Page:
Thursday, April 27, 2006

George Orwell’s distinction between patriotism and nationalism

Orwell wrote the essay “Notes on Nationalism” in 1945, just as the most cataclysmic war in human history was ending in Europe.

“By patriotism,” he wrote, “I mean devotion to a particular place and a particular way of life, which one believes to be the best in the world, but has no wish to force upon other people. Patriotism is of its nature defensive, both militarily and culturally.”

Nationalism, as Orwell defined it, “is inseparable from the desire for power.... A nationalist is one who thinks solely, or mainly, in terms of competitive prestige.... His thoughts always turn on victories, defeats, triumphs and humiliations.” To Orwell, it was “power hunger tempered by self-deception,” a kind of moral insanity.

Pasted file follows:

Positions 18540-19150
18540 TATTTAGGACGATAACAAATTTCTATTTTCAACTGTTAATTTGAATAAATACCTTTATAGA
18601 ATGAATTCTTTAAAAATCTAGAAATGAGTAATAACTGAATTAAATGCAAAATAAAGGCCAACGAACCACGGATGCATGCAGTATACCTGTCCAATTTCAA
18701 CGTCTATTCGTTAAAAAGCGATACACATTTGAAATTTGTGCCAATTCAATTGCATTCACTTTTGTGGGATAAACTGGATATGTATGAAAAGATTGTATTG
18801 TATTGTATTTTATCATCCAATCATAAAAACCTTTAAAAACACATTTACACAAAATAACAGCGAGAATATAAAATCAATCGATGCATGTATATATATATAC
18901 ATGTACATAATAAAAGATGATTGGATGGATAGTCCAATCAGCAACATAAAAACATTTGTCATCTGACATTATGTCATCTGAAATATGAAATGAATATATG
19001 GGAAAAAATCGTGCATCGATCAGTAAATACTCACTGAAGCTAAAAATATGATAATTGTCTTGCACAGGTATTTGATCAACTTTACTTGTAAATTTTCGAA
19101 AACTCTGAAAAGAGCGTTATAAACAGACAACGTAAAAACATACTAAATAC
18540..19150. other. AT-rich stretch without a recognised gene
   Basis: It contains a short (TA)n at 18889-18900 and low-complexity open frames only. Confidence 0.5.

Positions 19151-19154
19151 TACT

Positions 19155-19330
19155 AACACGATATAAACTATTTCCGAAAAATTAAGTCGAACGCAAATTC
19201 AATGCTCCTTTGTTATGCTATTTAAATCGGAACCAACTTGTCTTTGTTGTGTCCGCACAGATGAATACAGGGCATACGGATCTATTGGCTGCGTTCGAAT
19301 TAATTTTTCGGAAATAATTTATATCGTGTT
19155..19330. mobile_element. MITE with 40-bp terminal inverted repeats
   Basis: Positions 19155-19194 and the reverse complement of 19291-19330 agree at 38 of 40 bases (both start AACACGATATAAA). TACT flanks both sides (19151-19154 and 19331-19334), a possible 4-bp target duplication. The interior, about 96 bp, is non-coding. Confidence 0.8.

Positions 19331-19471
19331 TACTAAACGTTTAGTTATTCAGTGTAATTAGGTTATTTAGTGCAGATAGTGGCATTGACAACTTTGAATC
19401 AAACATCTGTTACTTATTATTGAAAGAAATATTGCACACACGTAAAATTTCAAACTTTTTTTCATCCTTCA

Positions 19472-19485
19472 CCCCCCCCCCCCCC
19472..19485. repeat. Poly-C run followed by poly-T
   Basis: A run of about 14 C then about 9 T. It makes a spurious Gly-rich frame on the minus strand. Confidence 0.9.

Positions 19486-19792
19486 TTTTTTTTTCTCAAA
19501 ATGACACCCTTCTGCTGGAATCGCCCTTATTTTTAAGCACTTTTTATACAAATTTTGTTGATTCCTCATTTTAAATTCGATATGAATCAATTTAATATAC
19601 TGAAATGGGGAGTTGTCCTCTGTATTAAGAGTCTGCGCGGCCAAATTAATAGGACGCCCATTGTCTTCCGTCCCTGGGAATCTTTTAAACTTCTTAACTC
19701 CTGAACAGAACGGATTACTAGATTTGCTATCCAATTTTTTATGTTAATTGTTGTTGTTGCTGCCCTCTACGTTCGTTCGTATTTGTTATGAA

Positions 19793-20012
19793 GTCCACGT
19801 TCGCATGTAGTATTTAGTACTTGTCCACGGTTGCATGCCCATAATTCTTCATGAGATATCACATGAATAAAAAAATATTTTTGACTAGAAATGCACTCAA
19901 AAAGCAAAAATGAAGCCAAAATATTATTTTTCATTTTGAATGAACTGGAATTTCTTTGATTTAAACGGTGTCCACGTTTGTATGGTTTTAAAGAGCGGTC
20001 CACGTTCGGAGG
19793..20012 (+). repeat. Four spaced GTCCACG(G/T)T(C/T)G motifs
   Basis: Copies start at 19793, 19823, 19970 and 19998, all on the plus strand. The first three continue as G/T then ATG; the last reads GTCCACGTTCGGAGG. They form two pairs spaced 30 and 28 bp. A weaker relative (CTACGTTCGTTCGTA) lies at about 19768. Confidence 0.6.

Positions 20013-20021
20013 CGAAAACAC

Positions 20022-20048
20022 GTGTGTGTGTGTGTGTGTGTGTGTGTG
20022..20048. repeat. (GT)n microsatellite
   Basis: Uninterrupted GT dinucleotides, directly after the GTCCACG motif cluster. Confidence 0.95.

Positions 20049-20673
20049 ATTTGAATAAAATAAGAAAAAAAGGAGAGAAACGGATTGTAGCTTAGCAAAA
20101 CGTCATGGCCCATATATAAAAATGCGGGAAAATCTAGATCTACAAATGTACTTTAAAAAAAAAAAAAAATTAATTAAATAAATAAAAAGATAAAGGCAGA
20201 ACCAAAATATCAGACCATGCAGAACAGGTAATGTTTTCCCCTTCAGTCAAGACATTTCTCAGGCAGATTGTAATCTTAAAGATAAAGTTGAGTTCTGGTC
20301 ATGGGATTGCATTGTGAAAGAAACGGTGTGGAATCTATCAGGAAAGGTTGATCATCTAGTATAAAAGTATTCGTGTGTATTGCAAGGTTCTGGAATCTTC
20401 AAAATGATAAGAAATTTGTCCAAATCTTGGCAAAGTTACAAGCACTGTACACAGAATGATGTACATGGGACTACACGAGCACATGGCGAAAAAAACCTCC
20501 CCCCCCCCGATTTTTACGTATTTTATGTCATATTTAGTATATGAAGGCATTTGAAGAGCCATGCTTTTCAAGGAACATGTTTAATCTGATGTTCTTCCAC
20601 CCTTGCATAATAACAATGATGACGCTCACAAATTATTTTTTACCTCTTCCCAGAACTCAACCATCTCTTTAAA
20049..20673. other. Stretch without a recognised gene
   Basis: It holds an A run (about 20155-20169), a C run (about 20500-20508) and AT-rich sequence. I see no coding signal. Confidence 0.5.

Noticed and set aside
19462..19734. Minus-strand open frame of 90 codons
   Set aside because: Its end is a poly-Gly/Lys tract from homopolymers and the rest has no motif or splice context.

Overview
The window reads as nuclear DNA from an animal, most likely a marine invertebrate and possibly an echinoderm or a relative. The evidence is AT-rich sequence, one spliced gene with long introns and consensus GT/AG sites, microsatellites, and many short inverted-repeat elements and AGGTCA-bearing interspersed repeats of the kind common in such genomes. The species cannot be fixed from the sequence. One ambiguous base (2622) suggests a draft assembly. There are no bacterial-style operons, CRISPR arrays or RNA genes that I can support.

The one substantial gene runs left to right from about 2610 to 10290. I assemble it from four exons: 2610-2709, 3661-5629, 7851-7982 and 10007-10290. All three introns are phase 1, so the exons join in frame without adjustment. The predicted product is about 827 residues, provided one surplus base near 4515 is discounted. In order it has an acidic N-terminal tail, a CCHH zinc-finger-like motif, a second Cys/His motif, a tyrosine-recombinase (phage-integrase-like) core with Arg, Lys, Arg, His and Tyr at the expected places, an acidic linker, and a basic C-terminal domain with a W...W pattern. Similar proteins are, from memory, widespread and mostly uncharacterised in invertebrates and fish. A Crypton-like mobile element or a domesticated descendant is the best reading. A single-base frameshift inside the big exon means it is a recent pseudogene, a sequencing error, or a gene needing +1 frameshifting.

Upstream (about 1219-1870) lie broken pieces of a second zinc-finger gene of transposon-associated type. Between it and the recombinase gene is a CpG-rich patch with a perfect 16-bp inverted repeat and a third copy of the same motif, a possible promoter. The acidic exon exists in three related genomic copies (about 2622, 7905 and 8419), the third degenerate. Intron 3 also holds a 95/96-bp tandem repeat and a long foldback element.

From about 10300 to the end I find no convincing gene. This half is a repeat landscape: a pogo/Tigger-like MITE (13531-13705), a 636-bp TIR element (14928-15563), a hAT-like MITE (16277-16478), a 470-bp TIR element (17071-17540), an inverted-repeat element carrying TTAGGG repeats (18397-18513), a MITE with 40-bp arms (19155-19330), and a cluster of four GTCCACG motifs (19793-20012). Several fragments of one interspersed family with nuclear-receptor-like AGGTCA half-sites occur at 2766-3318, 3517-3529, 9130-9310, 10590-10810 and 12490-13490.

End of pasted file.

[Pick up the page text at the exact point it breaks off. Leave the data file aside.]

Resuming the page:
Presaging his masterpiece “1984,” Orwell was most alarmed by the fervid nationalist’s indifference to reality: “Actions are held to be good or bad, not on their own merits but according to who does them, and there is almost no kind of outrage—torture, the use of hostages, forced labour, mass deportations, imprisonment without trial, forgery, assassination, the bombing of civilians—which does not change its moral colour when it is committed by ‘our’ side.”

-- Courtesy of Gene Lyons, "Is our democracy sleepwalking into a nightmare," Little Rock Democrat Gazette

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